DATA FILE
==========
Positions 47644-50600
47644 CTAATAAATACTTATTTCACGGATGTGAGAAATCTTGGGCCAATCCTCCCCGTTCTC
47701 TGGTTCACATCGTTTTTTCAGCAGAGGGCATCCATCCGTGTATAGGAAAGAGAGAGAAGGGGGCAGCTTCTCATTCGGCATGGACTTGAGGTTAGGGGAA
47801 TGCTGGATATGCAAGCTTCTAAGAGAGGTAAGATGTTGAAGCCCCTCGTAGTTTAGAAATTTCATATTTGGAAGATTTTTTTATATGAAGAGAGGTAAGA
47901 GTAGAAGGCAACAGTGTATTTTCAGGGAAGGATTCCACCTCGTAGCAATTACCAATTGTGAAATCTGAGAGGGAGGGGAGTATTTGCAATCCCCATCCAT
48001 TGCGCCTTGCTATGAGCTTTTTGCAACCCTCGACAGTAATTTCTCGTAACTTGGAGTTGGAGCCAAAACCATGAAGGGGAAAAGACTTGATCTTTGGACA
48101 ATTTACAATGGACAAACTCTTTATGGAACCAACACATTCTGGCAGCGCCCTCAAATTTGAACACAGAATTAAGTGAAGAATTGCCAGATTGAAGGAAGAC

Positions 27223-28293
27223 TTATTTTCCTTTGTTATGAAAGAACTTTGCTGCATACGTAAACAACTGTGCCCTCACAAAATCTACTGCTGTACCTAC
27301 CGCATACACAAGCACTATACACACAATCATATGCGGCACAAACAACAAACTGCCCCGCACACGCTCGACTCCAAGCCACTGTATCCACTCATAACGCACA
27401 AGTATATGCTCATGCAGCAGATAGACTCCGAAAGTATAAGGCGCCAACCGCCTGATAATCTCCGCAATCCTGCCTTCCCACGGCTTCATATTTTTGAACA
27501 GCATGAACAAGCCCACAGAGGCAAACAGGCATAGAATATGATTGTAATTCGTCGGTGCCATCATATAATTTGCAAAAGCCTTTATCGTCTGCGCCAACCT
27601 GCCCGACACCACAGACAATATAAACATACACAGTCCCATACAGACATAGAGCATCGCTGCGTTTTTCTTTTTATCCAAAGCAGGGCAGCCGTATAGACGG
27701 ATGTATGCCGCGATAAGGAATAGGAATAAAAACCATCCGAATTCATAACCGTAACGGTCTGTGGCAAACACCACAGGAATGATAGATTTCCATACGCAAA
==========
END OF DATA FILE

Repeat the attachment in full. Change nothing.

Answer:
Positions 47644-50600
47644 CTAATAAATACTTATTTCACGGATGTGAGAAATCTTGGGCCAATCCTCCCCGTTCTC
47701 TGGTTCACATCGTTTTTTCAGCAGAGGGCATCCATCCGTGTATAGGAAAGAGAGAGAAGGGGGCAGCTTCTCATTCGGCATGGACTTGAGGTTAGGGGAA
47801 TGCTGGATATGCAAGCTTCTAAGAGAGGTAAGATGTTGAAGCCCCTCGTAGTTTAGAAATTTCATATTTGGAAGATTTTTTTATATGAAGAGAGGTAAGA
47901 GTAGAAGGCAACAGTGTATTTTCAGGGAAGGATTCCACCTCGTAGCAATTACCAATTGTGAAATCTGAGAGGGAGGGGAGTATTTGCAATCCCCATCCAT
48001 TGCGCCTTGCTATGAGCTTTTTGCAACCCTCGACAGTAATTTCTCGTAACTTGGAGTTGGAGCCAAAACCATGAAGGGGAAAAGACTTGATCTTTGGACA
48101 ATTTACAATGGACAAACTCTTTATGGAACCAACACATTCTGGCAGCGCCCTCAAATTTGAACACAGAATTAAGTGAAGAATTGCCAGATTGAAGGAAGAC

Positions 27223-28293
27223 TTATTTTCCTTTGTTATGAAAGAACTTTGCTGCATACGTAAACAACTGTGCCCTCACAAAATCTACTGCTGTACCTAC
27301 CGCATACACAAGCACTATACACACAATCATATGCGGCACAAACAACAAACTGCCCCGCACACGCTCGACTCCAAGCCACTGTATCCACTCATAACGCACA
27401 AGTATATGCTCATGCAGCAGATAGACTCCGAAAGTATAAGGCGCCAACCGCCTGATAATCTCCGCAATCCTGCCTTCCCACGGCTTCATATTTTTGAACA
27501 GCATGAACAAGCCCACAGAGGCAAACAGGCATAGAATATGATTGTAATTCGTCGGTGCCATCATATAATTTGCAAAAGCCTTTATCGTCTGCGCCAACCT
27601 GCCCGACACCACAGACAATATAAACATACACAGTCCCATACAGACATAGAGCATCGCTGCGTTTTTCTTTTTATCCAAAGCAGGGCAGCCGTATAGACGG
27701 ATGTATGCCGCGATAAGGAATAGGAATAAAAACCATCCGAATTCATAACCGTAACGGTCTGTGGCAAACACCACAGGAATGATAGATTTCCATACGCAAA